Monthly Archives: February 2010

The Kansas Legislature and Kansas Public Schools

The easiest job in the world these days is that of a Republican in the Kansas Legislature.  Easier than a coin flip, their stance on any economic decisions by the state government is predictable and (seemingly) infallible:

If it costs the state government more money, the answer is NO.

If it costs the taxpayer more money, the answer is NO.

If it brings more money into the state government, the answer is NO.

If it brings more money to the taxpayer, the answer is YES.

Sounds easy, right? Not so fast. They still have to live with themselves in the morning, which is clearly the hardest part of their job. Or, at least it would be if they were actually concerned about more than just their political futures. Read on, dear readers. Here are three reasons that Kansas Republicans are hurting more than helping:

1. Budget Cuts to Kansas Schools Are Real and They Are Hurting Our Children.

Let’s assume that the first round of statewide budget cuts was actually a good thing. It’s not a bad way to reset budget priorities, cut unnecessary expenses, trim the fat, and make sure we’re spending money responsibly. I get that, and I actually don’t disagree. We’re in a statewide budget crisis and everybody needs to play their part.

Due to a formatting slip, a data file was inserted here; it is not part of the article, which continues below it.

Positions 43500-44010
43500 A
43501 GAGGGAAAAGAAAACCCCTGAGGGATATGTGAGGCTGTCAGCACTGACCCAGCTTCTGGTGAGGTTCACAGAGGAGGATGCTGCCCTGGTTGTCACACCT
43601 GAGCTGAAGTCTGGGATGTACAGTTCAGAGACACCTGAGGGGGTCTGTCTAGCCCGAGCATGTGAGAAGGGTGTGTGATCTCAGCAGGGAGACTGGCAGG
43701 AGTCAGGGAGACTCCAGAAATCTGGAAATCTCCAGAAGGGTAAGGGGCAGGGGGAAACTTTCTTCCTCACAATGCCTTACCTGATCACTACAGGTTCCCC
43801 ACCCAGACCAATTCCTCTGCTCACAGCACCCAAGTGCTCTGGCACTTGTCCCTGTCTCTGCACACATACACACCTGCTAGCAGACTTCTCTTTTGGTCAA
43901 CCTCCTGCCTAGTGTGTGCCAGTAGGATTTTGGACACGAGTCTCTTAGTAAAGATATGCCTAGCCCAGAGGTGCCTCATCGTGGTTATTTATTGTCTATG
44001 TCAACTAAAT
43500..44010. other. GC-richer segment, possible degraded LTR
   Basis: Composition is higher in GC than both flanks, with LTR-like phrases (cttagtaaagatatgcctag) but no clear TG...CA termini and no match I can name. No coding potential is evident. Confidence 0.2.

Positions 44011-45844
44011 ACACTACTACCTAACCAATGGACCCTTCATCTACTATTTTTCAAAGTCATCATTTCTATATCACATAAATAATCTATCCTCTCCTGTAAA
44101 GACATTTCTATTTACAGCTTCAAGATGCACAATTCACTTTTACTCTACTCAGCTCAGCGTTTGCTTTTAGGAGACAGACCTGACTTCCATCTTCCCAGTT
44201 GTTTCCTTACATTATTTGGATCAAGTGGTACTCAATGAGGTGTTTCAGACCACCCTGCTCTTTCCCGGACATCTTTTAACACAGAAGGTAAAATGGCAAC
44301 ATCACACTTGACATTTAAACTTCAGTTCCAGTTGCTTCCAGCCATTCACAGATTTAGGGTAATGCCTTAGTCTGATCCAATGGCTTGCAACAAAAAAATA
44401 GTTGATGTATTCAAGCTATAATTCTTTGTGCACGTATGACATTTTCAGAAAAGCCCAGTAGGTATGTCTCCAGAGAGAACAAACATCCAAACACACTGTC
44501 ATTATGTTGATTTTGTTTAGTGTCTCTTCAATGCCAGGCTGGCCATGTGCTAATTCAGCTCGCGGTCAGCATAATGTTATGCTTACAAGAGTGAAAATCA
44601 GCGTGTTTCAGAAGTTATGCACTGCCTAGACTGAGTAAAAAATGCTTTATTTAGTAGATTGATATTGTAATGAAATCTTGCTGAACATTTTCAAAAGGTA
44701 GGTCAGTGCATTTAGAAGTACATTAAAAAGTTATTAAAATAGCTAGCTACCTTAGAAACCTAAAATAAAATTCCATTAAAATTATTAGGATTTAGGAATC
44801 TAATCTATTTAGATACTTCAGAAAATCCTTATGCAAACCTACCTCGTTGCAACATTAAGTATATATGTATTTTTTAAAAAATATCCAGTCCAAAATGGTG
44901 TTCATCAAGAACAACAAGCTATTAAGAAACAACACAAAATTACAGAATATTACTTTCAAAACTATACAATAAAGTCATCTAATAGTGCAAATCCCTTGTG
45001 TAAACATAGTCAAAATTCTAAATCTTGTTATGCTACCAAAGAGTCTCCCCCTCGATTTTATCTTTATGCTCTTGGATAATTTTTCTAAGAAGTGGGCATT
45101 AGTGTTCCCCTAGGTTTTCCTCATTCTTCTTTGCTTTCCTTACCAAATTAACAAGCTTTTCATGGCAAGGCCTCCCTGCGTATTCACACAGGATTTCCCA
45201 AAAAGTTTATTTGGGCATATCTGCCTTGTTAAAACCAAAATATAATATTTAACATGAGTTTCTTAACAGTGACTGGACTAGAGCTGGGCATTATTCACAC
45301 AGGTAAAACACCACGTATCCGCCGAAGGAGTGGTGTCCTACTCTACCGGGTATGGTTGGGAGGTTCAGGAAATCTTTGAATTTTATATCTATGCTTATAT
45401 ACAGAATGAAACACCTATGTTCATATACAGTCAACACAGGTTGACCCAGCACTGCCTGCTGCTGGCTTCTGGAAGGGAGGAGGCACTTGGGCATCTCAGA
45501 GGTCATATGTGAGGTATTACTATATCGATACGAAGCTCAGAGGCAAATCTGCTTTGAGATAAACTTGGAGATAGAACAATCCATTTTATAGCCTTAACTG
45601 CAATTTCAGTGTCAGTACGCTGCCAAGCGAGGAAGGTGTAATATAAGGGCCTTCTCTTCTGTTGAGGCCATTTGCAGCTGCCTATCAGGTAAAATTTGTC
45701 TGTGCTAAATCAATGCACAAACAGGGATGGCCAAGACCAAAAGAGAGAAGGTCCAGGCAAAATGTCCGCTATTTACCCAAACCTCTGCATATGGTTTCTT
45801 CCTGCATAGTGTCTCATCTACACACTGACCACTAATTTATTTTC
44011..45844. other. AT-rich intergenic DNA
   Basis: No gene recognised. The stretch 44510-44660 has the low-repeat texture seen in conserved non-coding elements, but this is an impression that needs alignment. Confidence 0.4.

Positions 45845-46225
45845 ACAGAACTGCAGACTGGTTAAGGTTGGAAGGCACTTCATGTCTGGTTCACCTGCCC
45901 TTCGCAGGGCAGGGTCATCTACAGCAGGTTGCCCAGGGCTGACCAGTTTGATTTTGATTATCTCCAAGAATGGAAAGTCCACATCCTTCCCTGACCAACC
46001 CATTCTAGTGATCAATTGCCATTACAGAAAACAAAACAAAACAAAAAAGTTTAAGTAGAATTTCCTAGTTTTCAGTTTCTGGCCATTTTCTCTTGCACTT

You know, I would probably feel different if the goal of our elected Republican leaders was simply to balance the budget. That’s a smart, responsible, and worthy goal. But while they’ve been chiseling away at public school funds, Republicans have been handing out millions of dollars in tax breaks to corporations and businesses. So, by the end of the year, we’re in just as much financial trouble, plus we’ve given away the house as well. We’ve leveraged our greatest asset in the hopes that our new investments will pay off. That’s like paying only half your monthly mortgage so that you can buy more lottery tickets. Schools are solid performers, but new businesses are risky ventures. In times of crisis, risky investments aren’t nearly as wise as sound ones.

I’m not the teacher who thinks his school should be spared from any budget cuts, I’m the teacher who thinks that cutting my school’s budget so that you can give all the money away to businesses is a really, really dumb idea. Here are five reasons why:

1. Kansas schools rank among the top ten states in terms of student achievement, and in the bottom ten states in terms of teacher pay and state expenditures per child. Maybe the budget cuts would be more justified if our kids weren’t achieving as high as they are, or if our public schools were getting too much money to begin with. Neither of those is true, so it hardly makes sense to plunder our most solidly performing investment again and again and again and again.

2. Taxes are important, just not as important as children. A educated workforce is the greatest asset of every healthy economy, and when schools are forced to offer a bare-bones education, our kids won’t be as prepared to make good decisions as employees, parents, citizens, and individuals. Those business who are so desperate for tax abatements are equally desperate for employees with critical thinking skills, sound judgement, a good college education, and leadership potential. But these skills are the first to go when class sizes increase, resources dry up, and students fall through the cracks because the support system is gone.